Printer Primer: Understanding the commercial printing methods that create a standout store experience

Did you know that printing is the second-oldest industry in the world?

The process has been around for hundreds of years. German goldsmith Johannes Gutenberg invented the printing press around 1436, but even before that, Chinese and Korean bookmakers had been woodblock printing with moveable metal types.

In today’s world, there are many types of commercial printing methods available for the production of signage, displays, and other visual merchandising items that bring your in-store experience to life.

The printing process your vendor chooses will be determined based on a number of factors, including:

  • What’s included in your campaign: Wide-format decor signage, shoppable displays like floor stands, seasonal swappable items like window clings–each element may require different commercial printing techniques
  • Environment or climate, including whether the assets will be used indoors or outside, as well as the type of lighting (natural or artificial) and the length of time in market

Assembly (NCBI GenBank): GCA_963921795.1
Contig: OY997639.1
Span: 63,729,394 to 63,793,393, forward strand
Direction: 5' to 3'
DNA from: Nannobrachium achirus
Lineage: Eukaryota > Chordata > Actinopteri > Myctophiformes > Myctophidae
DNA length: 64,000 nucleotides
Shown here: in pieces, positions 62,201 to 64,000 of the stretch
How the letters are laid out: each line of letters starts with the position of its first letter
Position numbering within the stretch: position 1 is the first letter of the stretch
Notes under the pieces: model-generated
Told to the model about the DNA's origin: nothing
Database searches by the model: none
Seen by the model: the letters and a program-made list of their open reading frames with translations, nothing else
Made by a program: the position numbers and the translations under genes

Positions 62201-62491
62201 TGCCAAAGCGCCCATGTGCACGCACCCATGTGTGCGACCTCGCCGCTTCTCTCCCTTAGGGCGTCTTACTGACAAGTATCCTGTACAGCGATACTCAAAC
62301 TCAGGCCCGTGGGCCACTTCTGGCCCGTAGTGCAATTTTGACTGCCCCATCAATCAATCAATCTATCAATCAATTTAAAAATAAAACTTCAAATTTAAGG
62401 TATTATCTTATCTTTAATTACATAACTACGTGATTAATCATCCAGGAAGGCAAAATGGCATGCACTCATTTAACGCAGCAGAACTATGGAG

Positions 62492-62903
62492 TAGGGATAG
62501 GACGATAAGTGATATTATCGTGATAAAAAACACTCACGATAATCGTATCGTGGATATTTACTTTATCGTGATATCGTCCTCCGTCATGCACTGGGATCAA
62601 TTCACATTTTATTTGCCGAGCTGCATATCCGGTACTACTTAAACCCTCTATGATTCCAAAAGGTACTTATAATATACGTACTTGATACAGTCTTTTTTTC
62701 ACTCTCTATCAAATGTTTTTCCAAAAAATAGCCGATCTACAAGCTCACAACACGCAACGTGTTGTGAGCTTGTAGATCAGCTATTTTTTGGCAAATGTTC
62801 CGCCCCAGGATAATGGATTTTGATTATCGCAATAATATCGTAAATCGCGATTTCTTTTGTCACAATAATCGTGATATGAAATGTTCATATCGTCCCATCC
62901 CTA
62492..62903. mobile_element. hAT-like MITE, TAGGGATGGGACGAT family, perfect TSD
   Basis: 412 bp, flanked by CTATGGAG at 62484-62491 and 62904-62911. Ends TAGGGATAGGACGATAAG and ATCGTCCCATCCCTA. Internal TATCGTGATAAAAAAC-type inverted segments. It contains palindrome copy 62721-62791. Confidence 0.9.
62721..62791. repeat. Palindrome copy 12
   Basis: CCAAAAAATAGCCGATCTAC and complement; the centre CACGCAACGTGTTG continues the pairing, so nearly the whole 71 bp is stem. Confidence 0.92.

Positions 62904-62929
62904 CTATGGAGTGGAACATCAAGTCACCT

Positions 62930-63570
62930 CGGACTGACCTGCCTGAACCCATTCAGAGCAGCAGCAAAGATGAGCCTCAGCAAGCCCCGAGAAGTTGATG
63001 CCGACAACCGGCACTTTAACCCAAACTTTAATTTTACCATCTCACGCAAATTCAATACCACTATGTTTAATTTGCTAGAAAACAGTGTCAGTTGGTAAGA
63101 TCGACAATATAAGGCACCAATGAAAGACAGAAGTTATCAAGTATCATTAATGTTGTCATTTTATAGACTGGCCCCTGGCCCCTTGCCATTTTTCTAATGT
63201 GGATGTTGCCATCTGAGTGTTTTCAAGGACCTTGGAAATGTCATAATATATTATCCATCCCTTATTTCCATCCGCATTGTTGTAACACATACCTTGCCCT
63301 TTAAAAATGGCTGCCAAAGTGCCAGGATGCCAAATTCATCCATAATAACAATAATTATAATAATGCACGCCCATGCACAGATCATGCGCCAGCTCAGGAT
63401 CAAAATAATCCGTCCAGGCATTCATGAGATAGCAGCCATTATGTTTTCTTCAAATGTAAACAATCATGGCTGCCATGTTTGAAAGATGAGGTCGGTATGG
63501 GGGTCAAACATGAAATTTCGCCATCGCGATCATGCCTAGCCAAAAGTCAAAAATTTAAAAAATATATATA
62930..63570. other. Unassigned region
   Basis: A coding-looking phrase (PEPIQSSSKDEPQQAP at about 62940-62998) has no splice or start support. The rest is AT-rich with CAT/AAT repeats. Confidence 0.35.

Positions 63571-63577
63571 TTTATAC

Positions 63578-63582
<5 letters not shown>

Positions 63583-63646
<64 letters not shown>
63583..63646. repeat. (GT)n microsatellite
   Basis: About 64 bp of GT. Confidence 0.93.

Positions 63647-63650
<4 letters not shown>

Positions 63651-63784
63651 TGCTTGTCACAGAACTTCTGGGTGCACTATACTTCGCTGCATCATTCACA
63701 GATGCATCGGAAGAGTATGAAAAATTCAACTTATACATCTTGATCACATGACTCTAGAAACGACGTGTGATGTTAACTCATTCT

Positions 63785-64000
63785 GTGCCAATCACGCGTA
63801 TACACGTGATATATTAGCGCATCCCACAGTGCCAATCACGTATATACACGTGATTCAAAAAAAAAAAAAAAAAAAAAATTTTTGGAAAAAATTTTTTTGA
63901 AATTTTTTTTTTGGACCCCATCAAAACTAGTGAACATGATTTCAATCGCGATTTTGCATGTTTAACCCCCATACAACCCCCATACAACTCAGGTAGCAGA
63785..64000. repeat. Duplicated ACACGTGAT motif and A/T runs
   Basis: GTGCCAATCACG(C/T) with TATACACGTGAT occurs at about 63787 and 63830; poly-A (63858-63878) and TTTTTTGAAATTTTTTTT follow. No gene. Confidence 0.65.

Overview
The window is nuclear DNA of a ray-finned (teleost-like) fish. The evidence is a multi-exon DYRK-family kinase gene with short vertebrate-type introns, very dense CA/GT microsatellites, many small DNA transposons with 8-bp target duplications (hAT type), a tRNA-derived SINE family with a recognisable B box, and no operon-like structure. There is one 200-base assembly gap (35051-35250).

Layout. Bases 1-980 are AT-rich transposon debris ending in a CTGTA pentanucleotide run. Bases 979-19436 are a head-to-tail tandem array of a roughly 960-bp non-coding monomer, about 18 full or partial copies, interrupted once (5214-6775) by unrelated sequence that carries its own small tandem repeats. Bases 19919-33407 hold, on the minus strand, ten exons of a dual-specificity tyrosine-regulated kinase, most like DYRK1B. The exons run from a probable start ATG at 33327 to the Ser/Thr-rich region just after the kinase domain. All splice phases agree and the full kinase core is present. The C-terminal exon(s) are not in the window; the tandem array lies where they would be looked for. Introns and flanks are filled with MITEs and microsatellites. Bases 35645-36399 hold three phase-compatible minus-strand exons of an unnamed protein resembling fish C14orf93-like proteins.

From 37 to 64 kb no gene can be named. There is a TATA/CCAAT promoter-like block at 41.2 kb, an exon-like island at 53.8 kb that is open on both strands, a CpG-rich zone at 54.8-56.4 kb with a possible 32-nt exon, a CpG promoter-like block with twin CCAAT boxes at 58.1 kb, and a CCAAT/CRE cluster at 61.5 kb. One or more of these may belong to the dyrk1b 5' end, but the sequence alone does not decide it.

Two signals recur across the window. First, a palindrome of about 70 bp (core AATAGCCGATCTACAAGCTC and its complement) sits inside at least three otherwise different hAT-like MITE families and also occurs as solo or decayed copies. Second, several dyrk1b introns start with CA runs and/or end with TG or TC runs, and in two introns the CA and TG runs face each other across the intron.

• How much customization is needed and whether there will be variation between prints

These factors also impact the type of substrate, or materials, used as well as the type of ink or toner. We’ll cover these printing elements in later in this printer primer series.

But first, let’s walk through the printing techniques you may need for your next commercial printing project.

Lithographic printing

One of the most popular forms of printing, lithographic printing involves adhering ink to a specific, exposed portion of metal plates, which is passed onto a blanket cylinder and then onto the paper.

Also known as offset printing or offset lithography, litho is one of the oldest methods out there—and for good reason.

Litho printing works in a lot of situations.

There is a cost for the initial setup, but the price per print quickly decreases as the quantity increases. That makes lithographic printing ideal for high-volume, high-speed, high-quality printing production.

The one caveat is there shouldn’t be any variation between prints, or you’ll end up paying too much for setup with each variation.

When will your vendor recommend lithographic printing?